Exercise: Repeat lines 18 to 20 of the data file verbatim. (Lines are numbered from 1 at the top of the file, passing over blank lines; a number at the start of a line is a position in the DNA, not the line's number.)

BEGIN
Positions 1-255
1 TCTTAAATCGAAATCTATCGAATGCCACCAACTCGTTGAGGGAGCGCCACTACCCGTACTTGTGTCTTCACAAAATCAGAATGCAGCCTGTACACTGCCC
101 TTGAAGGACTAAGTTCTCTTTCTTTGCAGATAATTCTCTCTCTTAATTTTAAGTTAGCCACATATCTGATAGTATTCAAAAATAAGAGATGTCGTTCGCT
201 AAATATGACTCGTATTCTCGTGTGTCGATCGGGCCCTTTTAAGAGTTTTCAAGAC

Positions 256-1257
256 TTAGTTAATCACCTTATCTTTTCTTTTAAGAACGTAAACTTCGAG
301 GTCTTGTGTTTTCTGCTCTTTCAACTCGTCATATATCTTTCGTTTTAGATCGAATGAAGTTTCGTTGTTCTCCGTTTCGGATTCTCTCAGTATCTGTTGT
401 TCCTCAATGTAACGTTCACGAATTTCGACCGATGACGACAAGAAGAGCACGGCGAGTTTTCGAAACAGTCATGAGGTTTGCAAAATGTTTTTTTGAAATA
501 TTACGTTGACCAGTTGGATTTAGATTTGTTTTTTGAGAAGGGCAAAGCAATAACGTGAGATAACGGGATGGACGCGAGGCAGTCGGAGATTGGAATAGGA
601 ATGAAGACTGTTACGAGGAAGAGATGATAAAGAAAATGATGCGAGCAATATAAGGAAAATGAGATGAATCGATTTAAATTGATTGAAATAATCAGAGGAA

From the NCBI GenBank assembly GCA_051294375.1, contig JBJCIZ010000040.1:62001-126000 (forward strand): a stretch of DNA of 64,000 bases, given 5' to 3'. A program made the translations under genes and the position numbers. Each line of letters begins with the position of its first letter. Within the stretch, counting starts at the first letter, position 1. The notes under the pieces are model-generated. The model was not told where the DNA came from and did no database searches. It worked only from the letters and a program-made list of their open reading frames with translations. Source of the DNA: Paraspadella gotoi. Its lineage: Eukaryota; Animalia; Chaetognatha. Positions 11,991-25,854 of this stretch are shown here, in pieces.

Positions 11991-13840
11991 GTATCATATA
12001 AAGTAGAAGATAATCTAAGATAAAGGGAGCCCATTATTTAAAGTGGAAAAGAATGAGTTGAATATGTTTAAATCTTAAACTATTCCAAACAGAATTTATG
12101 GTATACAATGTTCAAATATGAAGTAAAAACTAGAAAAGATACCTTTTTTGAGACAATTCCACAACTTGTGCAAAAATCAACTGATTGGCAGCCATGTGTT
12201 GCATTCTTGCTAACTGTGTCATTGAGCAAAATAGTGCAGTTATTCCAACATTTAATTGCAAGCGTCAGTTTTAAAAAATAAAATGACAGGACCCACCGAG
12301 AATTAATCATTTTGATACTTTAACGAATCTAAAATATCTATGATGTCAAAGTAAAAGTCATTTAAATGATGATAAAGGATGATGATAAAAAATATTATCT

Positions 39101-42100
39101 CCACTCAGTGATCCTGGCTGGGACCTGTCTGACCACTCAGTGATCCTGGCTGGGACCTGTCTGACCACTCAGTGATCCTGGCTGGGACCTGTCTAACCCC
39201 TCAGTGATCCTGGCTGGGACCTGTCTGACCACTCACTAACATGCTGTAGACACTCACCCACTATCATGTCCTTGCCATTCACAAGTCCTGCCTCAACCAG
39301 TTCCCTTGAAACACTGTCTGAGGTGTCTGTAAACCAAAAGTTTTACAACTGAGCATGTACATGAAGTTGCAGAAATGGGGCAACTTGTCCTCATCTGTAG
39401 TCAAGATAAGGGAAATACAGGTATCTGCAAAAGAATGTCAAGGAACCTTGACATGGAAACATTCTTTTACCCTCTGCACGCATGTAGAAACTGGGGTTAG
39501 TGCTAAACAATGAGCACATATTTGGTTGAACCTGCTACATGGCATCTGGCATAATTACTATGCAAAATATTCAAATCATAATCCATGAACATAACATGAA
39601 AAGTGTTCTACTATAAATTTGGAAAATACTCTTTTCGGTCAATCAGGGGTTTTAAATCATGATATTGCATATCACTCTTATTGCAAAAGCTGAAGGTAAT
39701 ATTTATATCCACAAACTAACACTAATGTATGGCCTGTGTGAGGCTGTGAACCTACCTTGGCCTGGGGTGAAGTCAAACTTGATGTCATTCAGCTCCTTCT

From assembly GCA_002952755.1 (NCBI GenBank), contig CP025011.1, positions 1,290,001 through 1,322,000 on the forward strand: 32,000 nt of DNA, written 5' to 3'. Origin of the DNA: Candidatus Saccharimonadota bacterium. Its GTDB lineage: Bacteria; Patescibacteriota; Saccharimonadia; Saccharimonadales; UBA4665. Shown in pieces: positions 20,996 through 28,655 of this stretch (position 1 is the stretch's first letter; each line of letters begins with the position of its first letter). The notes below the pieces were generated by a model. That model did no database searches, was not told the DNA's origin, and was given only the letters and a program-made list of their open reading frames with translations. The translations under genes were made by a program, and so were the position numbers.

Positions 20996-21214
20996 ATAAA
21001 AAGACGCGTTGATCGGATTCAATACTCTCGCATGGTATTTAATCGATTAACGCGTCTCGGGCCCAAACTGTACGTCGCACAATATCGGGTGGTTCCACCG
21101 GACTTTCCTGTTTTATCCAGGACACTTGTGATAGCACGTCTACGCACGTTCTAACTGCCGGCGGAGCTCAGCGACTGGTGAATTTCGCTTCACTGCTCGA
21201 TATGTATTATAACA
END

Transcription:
Positions 39101-42100
39101 CCACTCAGTGATCCTGGCTGGGACCTGTCTGACCACTCAGTGATCCTGGCTGGGACCTGTCTGACCACTCAGTGATCCTGGCTGGGACCTGTCTAACCCC
39201 TCAGTGATCCTGGCTGGGACCTGTCTGACCACTCACTAACATGCTGTAGACACTCACCCACTATCATGTCCTTGCCATTCACAAGTCCTGCCTCAACCAG